How do you get a very combative patient to take a shower - page 2

by esunada 6,291 Views | 19 Comments

I have a client who refuses showers. He comprehends most things but seems withdrawn and has alzheimers. When asked if he will let us give him a shower he gets agitated. If we explain that it is important that he is clean for... Read More


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    Most facilities require each resident be washed at least once a week. I work in a LTC facility & have some residents that fight like crazy against it. When I get a resident for a shower, I don't tell them where we are going, & sing on the way there. This usually puts them in a good mood. If this doesn't work, give them a bed bath.
    canoehead likes this.
  2. 0
    try a different time of day ,perhaps Never bribe a resident!
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    This is NOT a suggestion. (see how I said that first?)...Nor justification, but..... in the old days (when Posey vests and Geri-chairs were the norm) the aides and I (five of us) would guide the victim to the shower and who ever didn't have an arm or leg (usually me) would wash pits and peri from the posterior side and hose the patient (and partially the aides). towel off what I could (of the patient only) and call clear, then we would release the patient and duck. Sometimes we got away with out being hit, slapped or punched, sometimes not.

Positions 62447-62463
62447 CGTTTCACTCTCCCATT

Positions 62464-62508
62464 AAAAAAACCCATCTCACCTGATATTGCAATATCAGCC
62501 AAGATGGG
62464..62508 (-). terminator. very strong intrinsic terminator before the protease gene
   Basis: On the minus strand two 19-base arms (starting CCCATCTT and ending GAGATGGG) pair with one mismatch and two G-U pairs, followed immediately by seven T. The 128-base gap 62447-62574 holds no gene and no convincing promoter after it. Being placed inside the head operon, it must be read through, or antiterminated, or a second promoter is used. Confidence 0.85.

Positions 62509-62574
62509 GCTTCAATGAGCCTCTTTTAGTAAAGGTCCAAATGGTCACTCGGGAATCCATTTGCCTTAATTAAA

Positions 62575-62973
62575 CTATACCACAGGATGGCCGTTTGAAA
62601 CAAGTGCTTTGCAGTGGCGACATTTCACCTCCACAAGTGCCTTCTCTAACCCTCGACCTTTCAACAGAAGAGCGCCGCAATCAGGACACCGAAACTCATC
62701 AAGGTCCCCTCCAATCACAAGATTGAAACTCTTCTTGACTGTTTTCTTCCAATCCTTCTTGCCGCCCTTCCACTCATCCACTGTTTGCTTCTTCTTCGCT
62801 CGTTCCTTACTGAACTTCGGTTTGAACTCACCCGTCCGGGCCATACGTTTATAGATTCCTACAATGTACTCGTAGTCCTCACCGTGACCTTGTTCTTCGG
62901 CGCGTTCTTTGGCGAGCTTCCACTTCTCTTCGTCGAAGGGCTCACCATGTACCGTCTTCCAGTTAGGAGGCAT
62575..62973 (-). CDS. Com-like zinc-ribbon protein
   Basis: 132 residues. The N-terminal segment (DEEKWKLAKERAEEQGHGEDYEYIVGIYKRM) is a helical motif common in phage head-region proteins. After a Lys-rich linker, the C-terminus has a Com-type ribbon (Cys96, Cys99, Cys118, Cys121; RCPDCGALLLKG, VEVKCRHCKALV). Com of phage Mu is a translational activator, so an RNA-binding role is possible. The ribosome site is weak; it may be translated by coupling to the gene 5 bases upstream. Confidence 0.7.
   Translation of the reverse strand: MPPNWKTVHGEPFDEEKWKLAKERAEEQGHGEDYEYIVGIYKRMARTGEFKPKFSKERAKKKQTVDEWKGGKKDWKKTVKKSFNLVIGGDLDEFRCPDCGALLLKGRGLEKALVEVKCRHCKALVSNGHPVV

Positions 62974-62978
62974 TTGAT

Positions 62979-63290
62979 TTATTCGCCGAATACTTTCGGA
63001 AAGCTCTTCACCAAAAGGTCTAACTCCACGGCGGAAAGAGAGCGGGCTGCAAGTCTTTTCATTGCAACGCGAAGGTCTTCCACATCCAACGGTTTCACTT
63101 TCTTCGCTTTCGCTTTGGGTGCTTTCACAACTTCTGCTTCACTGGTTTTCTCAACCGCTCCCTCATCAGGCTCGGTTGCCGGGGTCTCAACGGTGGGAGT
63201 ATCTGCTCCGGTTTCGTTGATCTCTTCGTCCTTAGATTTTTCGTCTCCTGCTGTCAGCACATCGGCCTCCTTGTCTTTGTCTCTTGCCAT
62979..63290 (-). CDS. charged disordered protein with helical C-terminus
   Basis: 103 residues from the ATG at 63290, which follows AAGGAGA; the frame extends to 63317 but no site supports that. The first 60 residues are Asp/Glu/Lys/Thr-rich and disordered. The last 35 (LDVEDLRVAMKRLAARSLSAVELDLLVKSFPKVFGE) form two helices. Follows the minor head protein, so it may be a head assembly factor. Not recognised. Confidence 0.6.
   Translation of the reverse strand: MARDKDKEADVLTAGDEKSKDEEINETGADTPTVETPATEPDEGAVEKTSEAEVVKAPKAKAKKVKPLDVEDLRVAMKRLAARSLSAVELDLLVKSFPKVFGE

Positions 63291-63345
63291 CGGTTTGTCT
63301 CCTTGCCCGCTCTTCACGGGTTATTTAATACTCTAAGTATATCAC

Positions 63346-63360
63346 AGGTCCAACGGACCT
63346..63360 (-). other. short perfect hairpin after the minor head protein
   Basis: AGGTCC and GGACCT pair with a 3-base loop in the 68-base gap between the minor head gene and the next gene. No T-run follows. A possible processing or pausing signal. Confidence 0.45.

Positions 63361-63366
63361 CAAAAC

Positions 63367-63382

I anticipate an avalanche of negative responses but back then was just that....back then.
  4. 1
    This is NOT a negative response. We did all sorts of not so wonderful things to patients back then. Remember syringe feeding? Thank goodness we've learned from those mistakes.I once had a 93 year old resident ask me if I took a bath twice a day. Before I could answer she said "they want me to have a bed bath twice a day, and I don't like it. How dirty do you all think one little old lady gets??" Her wishes from then on were honored and everyone was happier.
    VivaLasViejas likes this.
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    Oh God Syringe feeding....I almost forgot! My staff was freaking out when they did away with this practice (torture) so I had each staff member feed each other this way with water and applesauce mixed. We all immediately agreed this was a BAD way to feed someone, and a very good way to choke .
    VivaLasViejas likes this.
  6. 1
    You can read all of the responses you want, but eventually you're just going to have to find the way that works for you and that resident.

    For one lady, it's "Let's go get your medicine!" She agrees, and then I wheel her past my cart, "Goodness, must have left it at the desk.." Past the desk, "Oh wow, let's go see if this nurse has your medication, " and zip, right into the shower room. After that, we both eventually agree that while we're IN here looking for these dang pills, we might as well put on a clean shirt- don't want to be a mess for dinner, that'd be terrible. While we're putting on a clean shirt, maybe just clean under her arms 'real quick', and so on and so on until she's had a full bath, and is wearing all clean clothes. It takes a while, but no one is getting beaten with a cane with this method.